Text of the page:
There is limited research addressing the beliefs of adolescents related to Voluntary Counseling and HIV-Testing (VCT). This paper analyzes qualitative data on such beliefs elicited from male youth in Uganda and Malawi. Although study participants understood the mainstream public health rhetoric on VCT, much of their narratives framed going for HIV testing in terms of danger, as a sign of lack of self-confidence, and as an acknowledgment of vulnerability. This tendency, we contend, is strongly rooted in the inclination of male youth to perform and validate their identities in gestures of self-certitude, imperviousness, invulnerability, and invincibility. Further, the idea of 'not wanting to die alone' from AIDS also featured prominently in the narratives, with many respondents declaring that they would deliberately infect others with HIV should they test positive. Key to freeing young people from the shackles of consternation and misconceptions about VCT and HIV is comprehensive HIV education.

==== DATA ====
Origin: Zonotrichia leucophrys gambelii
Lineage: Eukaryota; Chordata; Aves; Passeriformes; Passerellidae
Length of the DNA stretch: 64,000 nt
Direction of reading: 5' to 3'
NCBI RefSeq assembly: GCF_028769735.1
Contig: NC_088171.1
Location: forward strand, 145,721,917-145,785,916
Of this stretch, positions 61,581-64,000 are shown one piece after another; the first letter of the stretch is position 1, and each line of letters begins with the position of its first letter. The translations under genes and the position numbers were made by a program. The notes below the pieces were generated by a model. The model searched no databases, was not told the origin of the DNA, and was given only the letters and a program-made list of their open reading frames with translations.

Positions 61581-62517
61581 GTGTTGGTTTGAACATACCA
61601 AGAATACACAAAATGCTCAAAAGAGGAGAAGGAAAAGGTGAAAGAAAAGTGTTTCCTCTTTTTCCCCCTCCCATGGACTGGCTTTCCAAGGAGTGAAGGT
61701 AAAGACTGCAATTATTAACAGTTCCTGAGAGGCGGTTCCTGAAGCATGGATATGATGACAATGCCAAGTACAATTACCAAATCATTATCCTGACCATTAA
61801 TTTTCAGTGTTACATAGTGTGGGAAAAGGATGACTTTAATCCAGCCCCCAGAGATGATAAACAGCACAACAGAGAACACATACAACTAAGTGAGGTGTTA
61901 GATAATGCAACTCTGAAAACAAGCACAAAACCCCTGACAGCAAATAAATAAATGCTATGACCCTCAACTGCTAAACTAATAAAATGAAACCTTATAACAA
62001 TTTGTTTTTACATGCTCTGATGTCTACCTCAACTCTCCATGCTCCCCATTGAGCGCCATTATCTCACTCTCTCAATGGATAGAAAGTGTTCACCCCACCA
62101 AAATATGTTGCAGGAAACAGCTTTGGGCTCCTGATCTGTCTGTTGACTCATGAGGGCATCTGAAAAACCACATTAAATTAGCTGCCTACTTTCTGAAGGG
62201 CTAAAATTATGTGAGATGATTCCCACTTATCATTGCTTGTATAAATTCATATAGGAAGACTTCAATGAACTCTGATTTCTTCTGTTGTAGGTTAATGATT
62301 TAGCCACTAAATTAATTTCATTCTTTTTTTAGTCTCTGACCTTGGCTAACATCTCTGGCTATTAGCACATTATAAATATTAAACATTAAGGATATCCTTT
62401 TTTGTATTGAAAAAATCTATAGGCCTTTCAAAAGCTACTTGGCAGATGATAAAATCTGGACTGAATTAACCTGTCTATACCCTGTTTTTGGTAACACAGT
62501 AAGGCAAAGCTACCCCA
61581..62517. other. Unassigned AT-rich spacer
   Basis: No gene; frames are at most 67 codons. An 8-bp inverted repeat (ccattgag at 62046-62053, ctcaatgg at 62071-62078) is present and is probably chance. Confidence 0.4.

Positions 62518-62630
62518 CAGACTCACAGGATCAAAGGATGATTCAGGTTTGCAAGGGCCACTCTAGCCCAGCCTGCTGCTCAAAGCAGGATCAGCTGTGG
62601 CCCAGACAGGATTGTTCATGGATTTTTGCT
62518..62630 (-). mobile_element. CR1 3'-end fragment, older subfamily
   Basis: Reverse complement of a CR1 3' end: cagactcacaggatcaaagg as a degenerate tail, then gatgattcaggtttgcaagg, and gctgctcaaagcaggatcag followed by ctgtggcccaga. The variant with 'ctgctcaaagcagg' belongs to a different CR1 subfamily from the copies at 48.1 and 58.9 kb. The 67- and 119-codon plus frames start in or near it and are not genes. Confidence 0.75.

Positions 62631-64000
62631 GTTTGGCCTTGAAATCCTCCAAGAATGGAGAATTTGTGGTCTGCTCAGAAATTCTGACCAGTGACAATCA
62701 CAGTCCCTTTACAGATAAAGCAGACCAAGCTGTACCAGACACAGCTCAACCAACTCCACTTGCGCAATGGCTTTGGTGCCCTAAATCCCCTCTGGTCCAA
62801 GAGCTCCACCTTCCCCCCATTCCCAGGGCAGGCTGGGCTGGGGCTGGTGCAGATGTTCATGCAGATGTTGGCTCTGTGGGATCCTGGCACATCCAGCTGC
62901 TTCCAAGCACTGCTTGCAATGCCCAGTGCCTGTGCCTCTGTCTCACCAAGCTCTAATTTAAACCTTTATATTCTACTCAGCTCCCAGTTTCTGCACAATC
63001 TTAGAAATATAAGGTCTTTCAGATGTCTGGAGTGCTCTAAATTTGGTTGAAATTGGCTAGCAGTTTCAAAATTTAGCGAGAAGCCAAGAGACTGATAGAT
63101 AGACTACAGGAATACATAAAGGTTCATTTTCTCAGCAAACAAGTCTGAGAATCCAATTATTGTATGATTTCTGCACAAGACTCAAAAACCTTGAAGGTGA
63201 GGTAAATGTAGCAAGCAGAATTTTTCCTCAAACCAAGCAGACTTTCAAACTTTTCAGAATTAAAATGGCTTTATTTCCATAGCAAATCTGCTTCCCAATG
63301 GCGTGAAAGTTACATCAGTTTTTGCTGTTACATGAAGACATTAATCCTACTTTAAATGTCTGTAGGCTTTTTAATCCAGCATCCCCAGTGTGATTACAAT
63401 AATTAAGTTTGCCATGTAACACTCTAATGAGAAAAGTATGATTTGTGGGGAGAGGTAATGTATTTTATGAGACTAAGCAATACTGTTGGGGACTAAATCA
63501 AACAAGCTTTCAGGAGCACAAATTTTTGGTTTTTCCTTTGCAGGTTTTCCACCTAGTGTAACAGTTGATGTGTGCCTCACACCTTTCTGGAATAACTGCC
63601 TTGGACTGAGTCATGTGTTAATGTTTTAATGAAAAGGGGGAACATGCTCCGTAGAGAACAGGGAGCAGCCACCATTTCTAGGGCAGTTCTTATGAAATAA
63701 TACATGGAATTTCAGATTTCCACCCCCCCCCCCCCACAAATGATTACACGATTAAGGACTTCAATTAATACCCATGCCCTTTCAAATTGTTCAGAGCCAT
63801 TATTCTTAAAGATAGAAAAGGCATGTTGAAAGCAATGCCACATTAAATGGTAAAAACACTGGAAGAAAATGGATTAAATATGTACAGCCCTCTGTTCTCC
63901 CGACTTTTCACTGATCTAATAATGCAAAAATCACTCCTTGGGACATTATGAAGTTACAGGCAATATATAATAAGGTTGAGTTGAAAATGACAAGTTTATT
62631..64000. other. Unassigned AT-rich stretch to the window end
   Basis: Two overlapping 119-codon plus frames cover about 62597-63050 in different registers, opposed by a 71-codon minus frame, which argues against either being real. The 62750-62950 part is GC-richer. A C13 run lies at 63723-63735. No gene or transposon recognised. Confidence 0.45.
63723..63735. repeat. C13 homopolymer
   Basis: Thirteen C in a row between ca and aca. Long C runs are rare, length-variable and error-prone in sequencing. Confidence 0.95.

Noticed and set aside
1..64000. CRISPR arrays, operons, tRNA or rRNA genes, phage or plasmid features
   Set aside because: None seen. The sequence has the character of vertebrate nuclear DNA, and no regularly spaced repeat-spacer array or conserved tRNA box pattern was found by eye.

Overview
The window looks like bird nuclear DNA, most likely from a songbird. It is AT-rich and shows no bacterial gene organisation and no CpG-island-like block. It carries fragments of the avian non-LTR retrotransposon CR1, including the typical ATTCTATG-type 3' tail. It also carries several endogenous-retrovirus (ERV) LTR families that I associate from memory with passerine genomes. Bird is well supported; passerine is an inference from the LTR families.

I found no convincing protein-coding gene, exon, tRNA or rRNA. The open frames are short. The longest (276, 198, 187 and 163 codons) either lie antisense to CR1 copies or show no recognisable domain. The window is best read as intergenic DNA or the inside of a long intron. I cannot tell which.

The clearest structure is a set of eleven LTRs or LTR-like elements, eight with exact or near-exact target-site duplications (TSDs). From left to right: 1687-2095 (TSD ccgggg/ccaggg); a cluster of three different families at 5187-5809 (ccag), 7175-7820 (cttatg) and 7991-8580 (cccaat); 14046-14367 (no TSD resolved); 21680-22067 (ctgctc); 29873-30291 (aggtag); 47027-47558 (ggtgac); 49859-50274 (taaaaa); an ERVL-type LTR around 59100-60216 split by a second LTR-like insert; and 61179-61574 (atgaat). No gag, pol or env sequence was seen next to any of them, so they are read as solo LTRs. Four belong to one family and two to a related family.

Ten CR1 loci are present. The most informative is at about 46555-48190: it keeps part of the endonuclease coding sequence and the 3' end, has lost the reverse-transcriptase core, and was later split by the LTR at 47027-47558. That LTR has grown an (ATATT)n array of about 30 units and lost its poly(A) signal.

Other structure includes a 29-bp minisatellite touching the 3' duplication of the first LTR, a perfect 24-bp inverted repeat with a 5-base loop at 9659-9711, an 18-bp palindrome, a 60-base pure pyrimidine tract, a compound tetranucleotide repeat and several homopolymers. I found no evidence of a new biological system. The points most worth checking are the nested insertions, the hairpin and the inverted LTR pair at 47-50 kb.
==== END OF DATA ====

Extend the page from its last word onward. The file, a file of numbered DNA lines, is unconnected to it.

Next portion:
Izugbara, C.O.; Chi-Chi Undie; Mudege, N.N.; Ezeh, A.C. Male youth and Voluntary Counseling and HIV-Testing: the case of Malawi and Uganda. Sex Education Journal (2009) 9 (3) 243-259. [DOI: 10.1080/14681810903059078]
Male youth and Voluntary Counseling and HIV-Testing: the case of Malawi and Uganda